No More Big Ideas? Try These On for Size
In contrast to Einstein and his contemporary physicists, we modern physicists rush out and explain our theories to the general pubic while we are developing them.
I just did.
And we modern physicists are more ambitious that Einstein. We put forward Theories of EVERYTHING, theories that explain ALL forces and particles. Einstein was trying merely to unify gravity with electromagnetism.
And our reality is infinitely bigger than Einstein’s. We modern quantum physicists claim that reality is not a mere universe, but an uncountable infinity of universes just like our own. Don’t tell me that this is not BIG idea!
In fact, it’s not only a big idea, it’s an idea as revolutionary as Copernicus’s idea. Yet Gabler and the the New York Times are unaware of it. Yet many physicists have not only described it in technical articles, but also in popular articles, and even on television! See me and others describe it this September on the TV show Through the Wormhole with Morgan Freeman. It is absolutely false as Gabler writes: “Intellectuals… would even occasionally be invited to the couches of late-night talk shows. How long ago that was.” I’ve been on talk shows. And the great Cal Tech physicist Kip Thorne is even today working on a movie about black holes with Steven Spielberg.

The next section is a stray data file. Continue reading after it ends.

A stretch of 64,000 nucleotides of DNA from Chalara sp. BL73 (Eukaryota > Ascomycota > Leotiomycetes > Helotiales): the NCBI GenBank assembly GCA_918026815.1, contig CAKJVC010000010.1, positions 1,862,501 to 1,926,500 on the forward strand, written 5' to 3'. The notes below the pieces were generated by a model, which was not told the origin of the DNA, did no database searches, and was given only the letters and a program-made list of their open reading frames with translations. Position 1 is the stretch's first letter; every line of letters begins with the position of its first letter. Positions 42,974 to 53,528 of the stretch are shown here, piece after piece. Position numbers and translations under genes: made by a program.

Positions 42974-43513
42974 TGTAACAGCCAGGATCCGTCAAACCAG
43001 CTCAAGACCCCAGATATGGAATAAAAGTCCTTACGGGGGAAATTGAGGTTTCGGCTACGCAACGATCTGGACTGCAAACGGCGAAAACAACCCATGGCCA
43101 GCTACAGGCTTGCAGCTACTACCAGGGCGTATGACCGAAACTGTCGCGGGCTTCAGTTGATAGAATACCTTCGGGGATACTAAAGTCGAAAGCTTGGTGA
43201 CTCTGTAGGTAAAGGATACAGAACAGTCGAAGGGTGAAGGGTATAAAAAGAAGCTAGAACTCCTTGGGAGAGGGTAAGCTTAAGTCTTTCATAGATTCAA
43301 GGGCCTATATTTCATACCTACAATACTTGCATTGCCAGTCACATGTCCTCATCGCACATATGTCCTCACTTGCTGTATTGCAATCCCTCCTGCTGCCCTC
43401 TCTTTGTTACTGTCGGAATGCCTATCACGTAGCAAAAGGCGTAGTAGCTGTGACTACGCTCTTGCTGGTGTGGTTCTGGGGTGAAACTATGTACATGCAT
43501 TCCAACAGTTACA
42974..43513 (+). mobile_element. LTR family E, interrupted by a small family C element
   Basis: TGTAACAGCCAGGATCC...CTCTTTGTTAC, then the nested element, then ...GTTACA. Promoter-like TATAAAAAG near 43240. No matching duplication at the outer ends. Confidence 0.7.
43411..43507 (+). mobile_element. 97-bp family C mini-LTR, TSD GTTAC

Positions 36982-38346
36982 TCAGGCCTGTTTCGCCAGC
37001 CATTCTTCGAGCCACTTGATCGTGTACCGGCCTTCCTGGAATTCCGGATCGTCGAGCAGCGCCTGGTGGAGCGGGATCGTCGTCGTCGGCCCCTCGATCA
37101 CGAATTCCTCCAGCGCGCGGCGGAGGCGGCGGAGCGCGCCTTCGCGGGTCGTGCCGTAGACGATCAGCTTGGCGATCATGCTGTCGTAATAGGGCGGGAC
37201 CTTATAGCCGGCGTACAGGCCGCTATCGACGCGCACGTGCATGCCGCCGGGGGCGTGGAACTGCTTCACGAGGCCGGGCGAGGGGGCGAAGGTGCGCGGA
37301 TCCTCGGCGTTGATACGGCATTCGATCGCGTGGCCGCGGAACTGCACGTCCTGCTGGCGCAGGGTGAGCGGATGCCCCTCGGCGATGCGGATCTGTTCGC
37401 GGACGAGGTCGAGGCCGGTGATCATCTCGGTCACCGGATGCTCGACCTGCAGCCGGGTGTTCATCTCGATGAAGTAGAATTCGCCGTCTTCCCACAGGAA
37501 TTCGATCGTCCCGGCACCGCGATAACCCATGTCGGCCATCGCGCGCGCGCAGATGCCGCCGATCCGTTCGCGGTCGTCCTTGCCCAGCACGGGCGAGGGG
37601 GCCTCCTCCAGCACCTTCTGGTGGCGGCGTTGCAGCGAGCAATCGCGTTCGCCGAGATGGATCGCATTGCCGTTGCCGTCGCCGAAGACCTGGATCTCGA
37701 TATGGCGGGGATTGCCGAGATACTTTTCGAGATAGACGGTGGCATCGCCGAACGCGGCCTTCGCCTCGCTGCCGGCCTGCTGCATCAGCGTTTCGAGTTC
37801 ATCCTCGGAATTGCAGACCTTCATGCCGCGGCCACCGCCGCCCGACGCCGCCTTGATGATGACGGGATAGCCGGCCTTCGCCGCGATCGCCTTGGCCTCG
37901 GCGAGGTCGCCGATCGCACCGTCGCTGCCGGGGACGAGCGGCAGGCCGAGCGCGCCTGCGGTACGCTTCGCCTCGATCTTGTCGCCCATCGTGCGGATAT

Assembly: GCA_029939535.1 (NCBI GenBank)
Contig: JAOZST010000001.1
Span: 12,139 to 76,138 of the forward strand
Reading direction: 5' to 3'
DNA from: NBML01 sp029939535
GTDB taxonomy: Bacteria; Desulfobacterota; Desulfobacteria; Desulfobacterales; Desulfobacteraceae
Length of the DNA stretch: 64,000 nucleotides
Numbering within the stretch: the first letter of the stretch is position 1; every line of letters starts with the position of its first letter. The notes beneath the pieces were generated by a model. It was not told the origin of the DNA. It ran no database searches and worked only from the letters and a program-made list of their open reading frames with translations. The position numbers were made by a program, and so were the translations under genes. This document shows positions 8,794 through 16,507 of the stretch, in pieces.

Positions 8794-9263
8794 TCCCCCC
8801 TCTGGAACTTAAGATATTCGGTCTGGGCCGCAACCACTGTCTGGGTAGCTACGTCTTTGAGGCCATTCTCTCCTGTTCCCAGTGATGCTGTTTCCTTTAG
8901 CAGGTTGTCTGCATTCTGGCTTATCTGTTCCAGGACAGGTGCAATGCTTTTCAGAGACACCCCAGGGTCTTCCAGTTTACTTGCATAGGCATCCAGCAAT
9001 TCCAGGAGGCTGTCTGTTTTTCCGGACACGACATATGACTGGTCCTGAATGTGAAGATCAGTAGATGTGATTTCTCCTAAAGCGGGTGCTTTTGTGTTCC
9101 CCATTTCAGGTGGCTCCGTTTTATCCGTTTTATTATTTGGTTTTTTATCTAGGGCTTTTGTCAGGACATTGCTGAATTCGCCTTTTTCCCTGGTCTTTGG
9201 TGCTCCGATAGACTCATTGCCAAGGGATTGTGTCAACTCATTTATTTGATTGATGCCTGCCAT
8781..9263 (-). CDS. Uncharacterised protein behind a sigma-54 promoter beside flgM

Then there is transhumanism: the evidence is very strong that sometime in this century (I predict by 2030, Ray Kurzweil by 2045) we will see the creation of computer programs that are fully equal to humans in mental ability. At roughly the same time, we predict that humans will be able to download themselves into computers, and live forever.
I myself have argued that a partnership between the artificial intelligences and human downloads will expand out from the Earth and eventually engulf the entire universe, taking control of the entire universe.
I challenge you to show any previous time in human history that advanced such big ideas.
Article printed from PJ Media: https://pjmedia.com/
URL to article: https://pjmedia.com/blog/no-more-big-ideas-try-these-on-for-size